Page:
Campaigners and social justice experts were looking out for legislation to cut inequality across the country. These are some of the things they wanted to hear, but didn’t, in the Queen’s speech.

Workers’ rights

Experts including the Joseph Rowntree Foundation called for an employment bill which would not just reverse the pandemic-driven jobs crisis, but strengthen the rights of people in work following a spate of strikes and fire-and-rehire scandals across multiple sectors.

The organisation wants the government to take action on precarious work, including zero-hours contracts, and “strike a better balance between flexibility and security for workers” while creating a “reliable route out of poverty”. But there was no mention of an employment bill – first proposed in 2019 – in the Queen’s speech.

Analysis by the Labour party showed there were nearly seven times as many jobs in high-tech industries in wealthier parts of the country than in others.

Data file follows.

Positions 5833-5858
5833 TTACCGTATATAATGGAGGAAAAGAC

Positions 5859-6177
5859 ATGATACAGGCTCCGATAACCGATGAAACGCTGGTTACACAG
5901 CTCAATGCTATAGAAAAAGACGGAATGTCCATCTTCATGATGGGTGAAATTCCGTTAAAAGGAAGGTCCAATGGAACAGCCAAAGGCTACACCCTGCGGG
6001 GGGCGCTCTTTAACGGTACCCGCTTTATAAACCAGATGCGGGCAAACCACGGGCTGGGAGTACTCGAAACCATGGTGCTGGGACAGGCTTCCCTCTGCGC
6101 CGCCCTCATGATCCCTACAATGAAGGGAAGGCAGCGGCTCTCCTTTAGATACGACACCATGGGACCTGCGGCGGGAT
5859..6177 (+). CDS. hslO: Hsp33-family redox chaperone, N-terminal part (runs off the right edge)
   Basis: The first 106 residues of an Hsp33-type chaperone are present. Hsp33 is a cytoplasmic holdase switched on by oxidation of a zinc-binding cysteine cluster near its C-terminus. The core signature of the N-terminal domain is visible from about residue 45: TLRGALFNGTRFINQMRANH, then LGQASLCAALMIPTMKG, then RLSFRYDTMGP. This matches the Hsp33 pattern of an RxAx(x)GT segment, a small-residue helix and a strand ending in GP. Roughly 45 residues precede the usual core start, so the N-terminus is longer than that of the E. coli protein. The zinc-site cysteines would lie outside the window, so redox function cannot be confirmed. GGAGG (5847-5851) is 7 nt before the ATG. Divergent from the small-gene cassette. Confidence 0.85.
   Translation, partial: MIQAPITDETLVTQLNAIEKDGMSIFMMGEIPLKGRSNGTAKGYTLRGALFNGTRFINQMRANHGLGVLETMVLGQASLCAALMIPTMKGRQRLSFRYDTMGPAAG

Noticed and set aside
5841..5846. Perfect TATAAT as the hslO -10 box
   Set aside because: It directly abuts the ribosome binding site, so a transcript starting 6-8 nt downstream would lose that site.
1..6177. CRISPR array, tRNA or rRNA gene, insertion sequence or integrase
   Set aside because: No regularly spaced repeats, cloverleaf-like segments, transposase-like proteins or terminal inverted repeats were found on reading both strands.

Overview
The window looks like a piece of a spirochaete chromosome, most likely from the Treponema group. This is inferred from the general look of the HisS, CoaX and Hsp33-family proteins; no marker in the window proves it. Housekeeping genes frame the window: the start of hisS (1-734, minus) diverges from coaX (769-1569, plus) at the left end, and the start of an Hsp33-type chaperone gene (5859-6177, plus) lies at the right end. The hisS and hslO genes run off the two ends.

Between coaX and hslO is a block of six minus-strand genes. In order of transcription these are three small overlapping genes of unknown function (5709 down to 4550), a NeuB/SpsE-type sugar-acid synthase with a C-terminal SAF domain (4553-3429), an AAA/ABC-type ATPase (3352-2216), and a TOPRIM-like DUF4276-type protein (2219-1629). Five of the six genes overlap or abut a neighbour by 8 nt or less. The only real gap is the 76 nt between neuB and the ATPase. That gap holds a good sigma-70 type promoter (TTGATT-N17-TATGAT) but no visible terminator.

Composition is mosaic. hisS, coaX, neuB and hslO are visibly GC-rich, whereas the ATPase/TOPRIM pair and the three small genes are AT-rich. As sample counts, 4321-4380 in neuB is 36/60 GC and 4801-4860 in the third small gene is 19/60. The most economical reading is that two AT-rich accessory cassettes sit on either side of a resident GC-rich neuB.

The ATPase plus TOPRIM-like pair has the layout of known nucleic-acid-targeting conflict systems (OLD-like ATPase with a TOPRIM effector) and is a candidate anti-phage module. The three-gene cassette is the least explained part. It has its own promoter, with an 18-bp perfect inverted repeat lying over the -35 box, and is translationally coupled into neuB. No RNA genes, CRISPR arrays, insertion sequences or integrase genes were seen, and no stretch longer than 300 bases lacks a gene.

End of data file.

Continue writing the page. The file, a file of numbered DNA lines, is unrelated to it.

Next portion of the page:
Renters’ Reform Bill

A Renters’ Reform Bill, promising to end section 21 “no fault” evictions was introduced two years ago but has made little headway since then. 

Joseph Rowntree Foundation polling showed the evictions ban, set to end on May 31, has prevented up to 300,000 private tenants from being at risk of losing their homes.

The Queen made mention of changes to help renters but the government is not committing to passing the Renters’ Reform Bill right away. Instead it will launch a white paper this autumn exploring options to protect renters including allowing tenants to have one lifelong deposit which can move with them from home to home.

Ending poverty

Campaigners were looking out for a firm commitment to act on the UK’s poverty crisis which accelerated during the pandemic.